February 24, 2021
Unemployment caused by COVID driving up Florida's Medicaid rolls — and costing billions

Florida Trend Health Care

Unemployment caused by COVID driving up Florida's Medicaid rolls — and costing billions

| 1/26/2021

Unemployment caused by COVID driving up Florida's Medicaid rolls — and costing billions

Florida's unemployment rate is more than double what it was a year ago, according to the Bureau of Labor Statistics, which has led to nearly 700,000 people signing up for Medicaid, the federal-state health care insurance plan that pays for the treatment of low-income patients. That will increase the state's cost to participate by about $1.2 billion for the 2021-22 budget year, according to state economists. [Source: Tallahassee Democrat]

See also:
» Did the Trump administration make it harder for Florida to expand Medicaid on its way out the door?

Questions raised after vaccines shift from hospitals to county-run sites

The Florida Hospital Association said Friday that hospitals in the state were told Friday not to expect any more first doses of the COVID-19 vaccine. The association said the change is part of a shift in the state to vaccine disbursement to retail pharmacies, such as Publix pharmacies. Earlier on Friday, Gov. Ron DeSantis praised hospitals saying they’ve done a great job getting the vaccine out. More from WFTV and the Miami Herald.

Florida addresses vaccination tourism by excluding out-of-state residents

Pointing to limited amounts of COVID-19 vaccine, Florida Surgeon General Scott Rivkees issued an advisory Thursday aimed at limiting vaccinations to health care workers and residents, including so-called snowbirds who live in the state part time. The advisory came amid concerns about vaccination “tourism” involving people traveling to Florida from other states to get shots. More from Health News Florida and the Orlando Sentinel.

DeSantis says all Florida long-term care facilities to be offered vaccine by end of month

Gov. Ron DeSantis said all of Florida’s nearly 4,000 long-term care facilities will have been offered the vaccine to battle COVID-19 by the end of the month. DeSantis appeared at the River Garden Hebrew House for the Aged, a nursing home and senior living campus in Jacksonville, where he said 97% of residents have opted in for the vaccine. Both a federal program with CVS and Walgreens and state efforts have progressed since mid-December to give either the Moderna or Pfizer vaccines, and are now on schedule to begin giving the second dose. [Source: Orlando Sentinel]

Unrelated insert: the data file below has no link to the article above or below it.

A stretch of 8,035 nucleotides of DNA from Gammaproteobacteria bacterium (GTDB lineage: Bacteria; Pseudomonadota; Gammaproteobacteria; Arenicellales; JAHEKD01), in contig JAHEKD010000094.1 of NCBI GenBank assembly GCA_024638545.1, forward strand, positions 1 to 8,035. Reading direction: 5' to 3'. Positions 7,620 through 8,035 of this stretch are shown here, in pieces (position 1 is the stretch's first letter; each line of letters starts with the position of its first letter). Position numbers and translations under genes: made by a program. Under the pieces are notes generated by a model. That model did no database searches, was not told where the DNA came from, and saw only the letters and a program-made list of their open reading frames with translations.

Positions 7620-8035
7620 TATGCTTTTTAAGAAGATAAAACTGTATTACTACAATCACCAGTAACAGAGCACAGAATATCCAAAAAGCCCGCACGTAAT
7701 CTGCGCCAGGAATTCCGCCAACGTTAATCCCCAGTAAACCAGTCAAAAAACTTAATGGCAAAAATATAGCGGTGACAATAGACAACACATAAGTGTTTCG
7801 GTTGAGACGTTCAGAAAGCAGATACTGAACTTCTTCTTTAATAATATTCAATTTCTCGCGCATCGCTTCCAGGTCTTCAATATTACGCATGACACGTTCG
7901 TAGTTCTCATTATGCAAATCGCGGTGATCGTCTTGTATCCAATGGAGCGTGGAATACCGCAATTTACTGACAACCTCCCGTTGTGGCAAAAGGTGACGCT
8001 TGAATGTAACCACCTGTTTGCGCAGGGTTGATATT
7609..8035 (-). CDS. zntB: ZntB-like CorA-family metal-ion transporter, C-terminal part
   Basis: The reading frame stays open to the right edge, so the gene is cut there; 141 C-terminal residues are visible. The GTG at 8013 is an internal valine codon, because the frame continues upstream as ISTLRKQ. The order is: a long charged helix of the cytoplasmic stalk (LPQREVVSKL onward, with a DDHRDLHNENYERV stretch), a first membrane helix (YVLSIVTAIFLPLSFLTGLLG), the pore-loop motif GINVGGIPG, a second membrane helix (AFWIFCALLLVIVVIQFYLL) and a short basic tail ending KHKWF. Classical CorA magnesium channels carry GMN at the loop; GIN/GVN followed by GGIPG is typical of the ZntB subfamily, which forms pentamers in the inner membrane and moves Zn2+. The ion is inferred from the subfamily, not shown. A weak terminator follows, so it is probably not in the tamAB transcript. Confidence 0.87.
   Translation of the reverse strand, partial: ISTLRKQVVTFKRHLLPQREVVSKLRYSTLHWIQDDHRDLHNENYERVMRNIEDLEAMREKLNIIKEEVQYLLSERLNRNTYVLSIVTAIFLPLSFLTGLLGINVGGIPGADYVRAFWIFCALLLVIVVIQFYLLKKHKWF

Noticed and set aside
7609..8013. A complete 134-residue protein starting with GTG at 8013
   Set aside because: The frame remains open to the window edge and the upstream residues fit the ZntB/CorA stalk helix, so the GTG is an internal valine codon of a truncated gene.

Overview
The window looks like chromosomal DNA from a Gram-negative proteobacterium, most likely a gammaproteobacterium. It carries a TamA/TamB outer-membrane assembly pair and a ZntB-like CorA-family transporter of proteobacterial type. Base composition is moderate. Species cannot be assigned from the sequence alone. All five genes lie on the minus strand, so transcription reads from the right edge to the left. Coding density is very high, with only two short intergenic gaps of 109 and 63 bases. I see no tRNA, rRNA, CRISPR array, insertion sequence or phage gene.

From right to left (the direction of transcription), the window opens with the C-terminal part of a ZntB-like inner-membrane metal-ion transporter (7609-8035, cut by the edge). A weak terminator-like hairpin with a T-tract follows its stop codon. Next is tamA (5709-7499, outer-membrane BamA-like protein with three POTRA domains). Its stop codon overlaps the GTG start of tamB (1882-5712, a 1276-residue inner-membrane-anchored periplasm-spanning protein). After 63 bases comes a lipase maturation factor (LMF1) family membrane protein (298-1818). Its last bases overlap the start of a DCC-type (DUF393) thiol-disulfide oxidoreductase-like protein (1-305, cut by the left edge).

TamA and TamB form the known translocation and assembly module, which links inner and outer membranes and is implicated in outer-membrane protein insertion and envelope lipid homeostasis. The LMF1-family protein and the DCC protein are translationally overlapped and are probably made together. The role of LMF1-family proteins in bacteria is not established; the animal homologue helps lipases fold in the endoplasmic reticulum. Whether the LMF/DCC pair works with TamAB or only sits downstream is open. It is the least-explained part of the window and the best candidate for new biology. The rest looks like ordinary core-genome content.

Florida Democrats file medical marijuana employee protection bill

While medical marijuana is legal in Florida, it can still cause a public employee to lose their job. South Florida Democrats Senator Tina Polsky and Representative Nicholas Duran, are trying to change that. Boca Raton Democratic Senator Tina Polsky says when the state-approved medical marijuana, lawmakers left what she says is a loophole. "So you’re allowed to use medical marijuana if you have a proper license but if you get drug tested at work having nothing to do with your performance you can be fired for using a legal substance," said Polsky. [Source: WFSU]


› Health care workers to receive free Super Bowl LV tickets
The NFL announced Friday that it plans to reward about 7,500 health care workers who have received a coronavirus vaccine with free tickets to Super Bowl LV. According to a news release, the workers will be among the 22,000 fans who will be permitted to attend the Super Bowl, at Raymond James Stadium on Feb. 7. NFL Commissioner Roger Goodell said it's a way to show "our ongoing gratitude" to the workers and to promote the importance of receiving a vaccine.

› Doctors protest closure of Hialeah Hospital's maternity ward
The maternity ward at Hialeah Hospital is closing down -- a move patients and doctors say is a huge disservice to the community. Tenet Healthcare, which owns the hospital, announced that effective April 5, Hialeah’s labor and delivery unit will consolidate into existing programs offered at nearby sister facilities North Shore Medical Center and Palmetto General Hospital.

› Unite Us connects Sarasota's healthcare and social services using innovative technology
In August of last year, Unite Us arrived in Sarasota, bringing their technology-based approach to connecting healthcare and social services to the area. The organization, which operates as Unite Florida in the Sunshine State, connects healthcare providers and other partners through a technological platform that not only refers patients to care that they might need, but also tracks the results.

› VA health care: Who qualifies? Find out Wednesday on virtual panel
The coronavirus pandemic has crippled the economy, stripping many Americans of their jobs and health insurance — military veterans included. Veterans looking for health care coverage will find, however, that not all are entitled to the option of VA health care. In 1996, the U.S. Department of Veteran Affairs established a priority system that ranked veterans by medical and financial need.

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